Delta Air Lines wants to sell its passengers more than transportation tickets: it will begin serious marketing to customers to offer them various alternative services.
Critics of that plan wonder whether the American air carrier will provoke the type of protest its European counterpart Ryanair encountered when it floated the idea of paying to use the bathroom.
To save passenger’s money, Ryanair CEO Michael O’Leary proposed that bathrooms on each of the budget airline’s Boeing 737-800 jets be replaced with seats. Whether or not he was serious is questionable because O’Leary has been known in the past to be facetious.
He proposed that flyers on Ryanair, known for charging for all extra services after a seat is bought, should pay to use the bathrooms. “It would fundamentally lower air fares by about 5% for all passengers, cutting $3.15 from a typical $63 ticket,” O’Leary told The Independent.
The suggestion brought predictable outrage but also some humor. “Don’t cross your legs on Ryanair,” wrote one blogger.
There was no mention of pay toilets but the Atlanta-Journal Constitution not long ago wrote that “Delta Air Lines doesn’t want to be just an airline anymore. It also envisions itself as a retailer, selling extra services for flights through a virtual cash register at your airplane seat and a digital storefront when you book a flight on the airline's website.”
The news from Delta comes at a time when it has also announced high-flying and massive flight expansion out of New York’s LaGuardia Airport, ”hoping to improve its competitive edge against its two biggest rivals in the nation’s most important air travel markets,” writes the AP.
Delta said that the additions make it the biggest airline between the New York area and other cities in the US. It is also adding routes that target American Airlines, which puts it in a better position to compete against United Continental.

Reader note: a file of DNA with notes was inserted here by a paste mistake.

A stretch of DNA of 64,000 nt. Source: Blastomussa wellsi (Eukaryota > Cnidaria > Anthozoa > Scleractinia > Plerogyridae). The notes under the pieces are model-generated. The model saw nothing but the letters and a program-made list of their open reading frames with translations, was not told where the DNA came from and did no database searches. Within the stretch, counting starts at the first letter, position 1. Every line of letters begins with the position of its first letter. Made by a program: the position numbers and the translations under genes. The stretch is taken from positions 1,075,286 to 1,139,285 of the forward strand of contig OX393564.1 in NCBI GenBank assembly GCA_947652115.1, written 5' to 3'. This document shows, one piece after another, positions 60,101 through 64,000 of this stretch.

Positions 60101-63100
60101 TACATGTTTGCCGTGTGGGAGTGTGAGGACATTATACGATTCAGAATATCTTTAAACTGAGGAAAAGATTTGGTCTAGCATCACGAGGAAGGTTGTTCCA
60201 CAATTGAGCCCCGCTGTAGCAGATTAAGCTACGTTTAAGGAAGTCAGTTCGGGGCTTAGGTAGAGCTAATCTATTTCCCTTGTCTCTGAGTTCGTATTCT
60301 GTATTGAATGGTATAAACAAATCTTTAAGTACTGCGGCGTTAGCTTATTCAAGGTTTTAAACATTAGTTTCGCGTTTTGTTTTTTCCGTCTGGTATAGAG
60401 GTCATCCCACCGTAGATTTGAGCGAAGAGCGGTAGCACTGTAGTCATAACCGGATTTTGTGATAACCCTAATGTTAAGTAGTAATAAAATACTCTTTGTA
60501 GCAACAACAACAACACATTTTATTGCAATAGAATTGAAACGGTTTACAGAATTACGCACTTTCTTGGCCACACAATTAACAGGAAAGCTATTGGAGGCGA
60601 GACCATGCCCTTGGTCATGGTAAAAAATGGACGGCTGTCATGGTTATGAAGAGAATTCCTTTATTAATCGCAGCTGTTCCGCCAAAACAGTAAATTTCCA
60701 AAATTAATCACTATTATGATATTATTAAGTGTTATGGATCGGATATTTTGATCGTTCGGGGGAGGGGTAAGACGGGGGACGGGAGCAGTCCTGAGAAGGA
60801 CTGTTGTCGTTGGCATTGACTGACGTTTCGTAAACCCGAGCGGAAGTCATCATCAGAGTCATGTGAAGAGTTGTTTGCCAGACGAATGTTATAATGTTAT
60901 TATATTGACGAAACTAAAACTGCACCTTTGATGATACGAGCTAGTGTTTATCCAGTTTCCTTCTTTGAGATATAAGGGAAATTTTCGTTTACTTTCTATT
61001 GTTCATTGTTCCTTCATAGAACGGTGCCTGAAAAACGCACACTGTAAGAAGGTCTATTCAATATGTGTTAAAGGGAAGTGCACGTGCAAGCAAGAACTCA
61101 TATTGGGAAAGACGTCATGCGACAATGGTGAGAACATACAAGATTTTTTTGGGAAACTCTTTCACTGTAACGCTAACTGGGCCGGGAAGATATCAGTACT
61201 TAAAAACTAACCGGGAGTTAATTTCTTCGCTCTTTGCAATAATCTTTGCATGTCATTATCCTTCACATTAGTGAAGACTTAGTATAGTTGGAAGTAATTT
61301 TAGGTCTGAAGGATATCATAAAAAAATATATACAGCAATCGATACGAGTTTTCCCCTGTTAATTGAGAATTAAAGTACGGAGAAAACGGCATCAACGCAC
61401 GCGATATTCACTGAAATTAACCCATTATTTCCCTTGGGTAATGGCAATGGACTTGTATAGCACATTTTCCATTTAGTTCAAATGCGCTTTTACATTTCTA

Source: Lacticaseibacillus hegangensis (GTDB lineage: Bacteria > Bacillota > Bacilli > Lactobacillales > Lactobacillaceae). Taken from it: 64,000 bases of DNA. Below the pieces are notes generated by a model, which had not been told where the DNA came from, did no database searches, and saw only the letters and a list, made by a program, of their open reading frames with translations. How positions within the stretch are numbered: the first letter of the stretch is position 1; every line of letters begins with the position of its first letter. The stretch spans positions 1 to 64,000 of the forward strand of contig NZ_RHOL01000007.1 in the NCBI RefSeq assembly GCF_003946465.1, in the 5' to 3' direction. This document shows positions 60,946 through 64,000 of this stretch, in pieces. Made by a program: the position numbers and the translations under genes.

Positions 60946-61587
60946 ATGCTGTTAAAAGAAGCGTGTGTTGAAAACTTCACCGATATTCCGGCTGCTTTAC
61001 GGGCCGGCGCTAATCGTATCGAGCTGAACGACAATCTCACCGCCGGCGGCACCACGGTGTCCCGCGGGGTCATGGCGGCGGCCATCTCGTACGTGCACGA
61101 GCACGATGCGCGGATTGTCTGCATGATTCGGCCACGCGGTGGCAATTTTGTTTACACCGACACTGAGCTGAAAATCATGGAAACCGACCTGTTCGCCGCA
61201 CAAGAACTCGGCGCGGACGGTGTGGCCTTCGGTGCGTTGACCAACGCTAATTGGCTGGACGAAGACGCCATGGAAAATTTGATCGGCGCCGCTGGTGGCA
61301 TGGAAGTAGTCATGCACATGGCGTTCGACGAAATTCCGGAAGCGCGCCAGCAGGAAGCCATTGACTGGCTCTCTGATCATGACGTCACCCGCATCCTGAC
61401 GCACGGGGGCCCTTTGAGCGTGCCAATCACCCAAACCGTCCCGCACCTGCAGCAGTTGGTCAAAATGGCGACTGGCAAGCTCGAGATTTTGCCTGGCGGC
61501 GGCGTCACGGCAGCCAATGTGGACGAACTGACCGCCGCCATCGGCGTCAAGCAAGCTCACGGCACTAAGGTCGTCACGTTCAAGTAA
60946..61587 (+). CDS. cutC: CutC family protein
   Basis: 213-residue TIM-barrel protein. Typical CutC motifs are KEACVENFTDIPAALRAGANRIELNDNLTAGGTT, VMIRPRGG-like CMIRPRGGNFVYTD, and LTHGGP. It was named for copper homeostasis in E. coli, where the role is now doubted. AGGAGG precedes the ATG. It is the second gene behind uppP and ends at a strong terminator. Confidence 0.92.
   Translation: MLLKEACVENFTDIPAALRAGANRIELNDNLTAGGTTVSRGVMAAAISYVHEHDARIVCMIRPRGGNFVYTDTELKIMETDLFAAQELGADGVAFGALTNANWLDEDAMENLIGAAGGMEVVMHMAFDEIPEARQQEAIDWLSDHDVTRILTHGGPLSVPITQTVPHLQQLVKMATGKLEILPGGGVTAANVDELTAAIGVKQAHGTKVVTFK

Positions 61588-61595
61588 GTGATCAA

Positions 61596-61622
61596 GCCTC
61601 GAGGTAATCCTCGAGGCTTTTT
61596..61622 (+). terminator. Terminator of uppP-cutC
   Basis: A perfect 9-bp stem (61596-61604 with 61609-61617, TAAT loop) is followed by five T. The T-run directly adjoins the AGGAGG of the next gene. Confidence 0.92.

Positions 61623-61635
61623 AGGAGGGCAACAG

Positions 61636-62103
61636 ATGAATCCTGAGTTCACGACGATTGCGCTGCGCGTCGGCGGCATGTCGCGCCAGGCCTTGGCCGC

“That should help it grab more high-paying business travelers, a critical passenger segment in major cities like New York,” writes the AP.
But Delta also has a captive audience of millions of passengers. The implication is that passengers, with or without pay toilets, could be subject to a plethora of sales pitches and ad “opportunities” that would start when passengers buy a Delta Airline ticket.
But for Delta, this could be a billion dollar opportunity that paves the way for other airlines to imitate it, airline observers say. The airline reported making $600 million in revenue already coming in from various “paid” sources, such as Wi-Fi fees and other charges.
Delta expects to post an $800 million profit this year, or $1.1 billion excluding special items. "There are a lot of ways to make money beyond the basic sale of a seat between two points," Tim Mapes, Delta's senior vice president of marketing, said during a Delta investor day.
In the past, the company has been “singularly focused on selling airline tickets, and forgetting that we can sell customers other things," said Delta executive Glen Hauenstein.
Of course, the company risks alienating passengers - as all airlines do - when adding “fees” to services such as baggage that have historically and customarily been provided for free.
It is way too early tell just how passengers will respond to these new offerings. But if Delta is successful in broadening its marketing changes, and it was good enough for Ryan, it will almost certainly be good enough for other American carriers as well.
Key Statistics - Global Airline Industry (source: MarketLine)
- US carriers collected 10% more fees last year in baggage and ticket changes for a total of $5.7 billion in overall fees, according to the US Transportation Department.
- Cutting back on bathrooms could lower air fares by about 5% for all passengers, cutting $3.15 from a typical $63 ticket, according to Ryanair CEO Michael O’Leary.
- Delta expects to post an $800 million profit this year, or $1.1 billion excluding special items, according to the airline.